Nudge-Based Interventions Can Improve Activity and Outcomes in Older Adults
FOR IMMEDIATE RELEASE
March 2, 2023
Contact: Ellen Mullally
Social distancing due to the COVID pandemic exacerbated inactivity in many older adults. Novel approaches can help improve activity and outcomes; and according to a new study in the March issue of JAMDA, nudge-based interventions show promise in this regard, especially for older men.
In Nudge-Based Interventions on Health Promotion Activity Among Very Old People: A Pragmatic, Two-Arm, Participant-Blinded Randomized Controlled Trial, the authors enrolled participants from a retirement community in Japan. Tablet computers were installed in a common area for participants to receive information about their health. The intervention group received a one-time loss-emphasized nudge, followed by asking questions about when they planned to use it again. The control group used the tablets without being asked those questions.
The findings indicated that a two-step behavioral intervention, which involved a loss-emphasized nudge and a commitment nudge, made a difference by increasing older adults’ health promotion activities in the following 12 weeks.
The authors noted that an initial large effect of nudges in the intervention group disappeared quickly, yet the intervention group experienced a subtle but consistent increase in their activities after a few weeks, and the increase persisted for at least eight weeks. They also noted that the nudges were more effective in men and observed that the exact element of intervention that prompted older men to promote their activity could not be determined. However, they suggested this may be at least partly because women were more likely than men to engage in social/physical activity, especially at an older age.
Such interventions will help improve the health outcomes of older adults, the authors concluded. They stressed, “Promoting older adults’ activities is the key to designing health services.” They also suggested that future studies could be conducted using a wearable device to assess the effect of nudge-based interventions directly on physical activity in older adults.
The study was conducted by researchers at the Fukuma Research Group, Human Health Sciences, Kyoto University Graduate School of Medicine, Sakyo, Kyoto, Japan; Center for Infectious Disease Education and Research, Osaka University, Osaka, Japan; Department of Health Data Science, Tokyo Medical University, Shinjuku-ku, Tokyo; Kyoto University Museum, Yoshida Nonmachi, Sakyo-ku, Kyoto, Japan; and Center for Data Science Education and Research, Shiga University, Siga, Japan.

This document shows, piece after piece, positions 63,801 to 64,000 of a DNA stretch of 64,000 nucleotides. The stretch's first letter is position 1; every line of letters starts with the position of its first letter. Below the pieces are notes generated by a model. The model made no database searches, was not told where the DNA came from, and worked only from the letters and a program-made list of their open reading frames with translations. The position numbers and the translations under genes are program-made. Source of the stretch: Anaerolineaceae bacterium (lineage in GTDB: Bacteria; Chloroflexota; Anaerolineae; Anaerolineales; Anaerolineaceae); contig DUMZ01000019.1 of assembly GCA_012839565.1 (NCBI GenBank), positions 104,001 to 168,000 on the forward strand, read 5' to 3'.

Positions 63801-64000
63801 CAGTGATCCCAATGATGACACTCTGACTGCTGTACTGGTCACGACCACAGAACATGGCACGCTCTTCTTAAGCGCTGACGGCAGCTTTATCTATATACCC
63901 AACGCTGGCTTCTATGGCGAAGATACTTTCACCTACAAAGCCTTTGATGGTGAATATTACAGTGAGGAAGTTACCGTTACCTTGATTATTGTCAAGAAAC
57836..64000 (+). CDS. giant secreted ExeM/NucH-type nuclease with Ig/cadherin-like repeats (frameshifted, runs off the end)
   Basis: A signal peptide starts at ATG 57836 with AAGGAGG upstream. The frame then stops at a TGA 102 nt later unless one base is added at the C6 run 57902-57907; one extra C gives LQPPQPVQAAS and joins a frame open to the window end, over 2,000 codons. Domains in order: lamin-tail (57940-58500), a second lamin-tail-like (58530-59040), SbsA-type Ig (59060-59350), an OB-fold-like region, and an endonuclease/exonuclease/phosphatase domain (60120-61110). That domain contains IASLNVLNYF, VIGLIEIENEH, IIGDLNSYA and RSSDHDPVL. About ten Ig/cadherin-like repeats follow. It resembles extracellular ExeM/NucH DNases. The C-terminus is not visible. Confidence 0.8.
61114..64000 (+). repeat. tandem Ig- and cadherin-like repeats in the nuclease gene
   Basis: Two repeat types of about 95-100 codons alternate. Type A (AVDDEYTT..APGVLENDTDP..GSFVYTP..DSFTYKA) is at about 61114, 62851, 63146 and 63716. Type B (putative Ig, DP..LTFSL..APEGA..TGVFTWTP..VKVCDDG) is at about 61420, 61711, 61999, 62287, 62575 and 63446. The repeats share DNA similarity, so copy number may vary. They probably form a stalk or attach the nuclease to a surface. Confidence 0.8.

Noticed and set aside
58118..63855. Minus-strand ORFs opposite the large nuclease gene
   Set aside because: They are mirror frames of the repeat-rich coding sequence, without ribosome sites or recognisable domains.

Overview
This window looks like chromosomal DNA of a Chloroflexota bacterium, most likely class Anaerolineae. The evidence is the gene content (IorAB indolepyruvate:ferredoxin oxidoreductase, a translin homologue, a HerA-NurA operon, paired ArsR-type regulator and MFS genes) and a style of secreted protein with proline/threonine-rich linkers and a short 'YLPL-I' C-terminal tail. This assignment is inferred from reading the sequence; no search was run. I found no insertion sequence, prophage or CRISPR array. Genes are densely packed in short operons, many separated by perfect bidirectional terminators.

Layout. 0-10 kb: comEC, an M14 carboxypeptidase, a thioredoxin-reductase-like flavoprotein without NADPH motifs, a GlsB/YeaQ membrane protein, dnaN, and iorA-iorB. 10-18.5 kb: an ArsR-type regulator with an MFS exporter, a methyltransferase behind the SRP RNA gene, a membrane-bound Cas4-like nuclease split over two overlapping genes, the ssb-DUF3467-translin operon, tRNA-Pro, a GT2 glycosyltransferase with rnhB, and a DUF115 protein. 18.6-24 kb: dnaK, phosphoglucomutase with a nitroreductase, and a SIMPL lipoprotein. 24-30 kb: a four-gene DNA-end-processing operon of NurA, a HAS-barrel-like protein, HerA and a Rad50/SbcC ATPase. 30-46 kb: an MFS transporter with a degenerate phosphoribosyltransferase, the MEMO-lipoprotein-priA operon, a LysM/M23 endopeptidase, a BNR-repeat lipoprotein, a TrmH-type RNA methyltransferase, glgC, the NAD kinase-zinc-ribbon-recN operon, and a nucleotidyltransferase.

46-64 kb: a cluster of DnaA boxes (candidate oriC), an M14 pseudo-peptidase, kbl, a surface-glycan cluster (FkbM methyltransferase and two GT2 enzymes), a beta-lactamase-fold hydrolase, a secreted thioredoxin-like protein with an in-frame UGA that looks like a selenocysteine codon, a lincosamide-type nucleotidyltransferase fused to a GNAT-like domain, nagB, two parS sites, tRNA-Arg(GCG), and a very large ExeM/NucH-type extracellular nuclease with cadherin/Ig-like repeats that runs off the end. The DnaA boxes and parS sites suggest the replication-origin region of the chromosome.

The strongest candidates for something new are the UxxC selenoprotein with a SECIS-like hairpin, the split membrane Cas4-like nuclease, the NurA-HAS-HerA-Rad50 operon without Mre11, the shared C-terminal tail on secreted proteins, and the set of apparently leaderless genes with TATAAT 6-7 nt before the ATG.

Get more information on the findings above and more details about the study. To contact the researchers or JAMDA editors for an interview, please email email@example.com.
JAMDA is the official journal of AMDA – The Society for Post-Acute and Long-Term Care Medicine. JAMDA publishes peer-reviewed articles including original studies, reviews, clinical experience articles, case reports, and more, on all topics more important to post-acute and long-term care medicine. Visit www.jamda.com for more information.
About AMDA – The Society for Post-Acute and Long-Term Care Medicine
AMDA – The Society for Post-Acute and Long-Term Care Medicine is the only medical specialty society representing the community of over 50,000 medical directors, physicians, nurse practitioners, physician assistants, and other practitioners working in the various post-acute and long-term care (PALTC) settings. Dedicated to defining and improving quality, we advance our mission through timely professional development, evidence-based clinical guidance, and tireless advocacy on behalf of members, patients, families, and staff. Visit www.paltc.org for more information.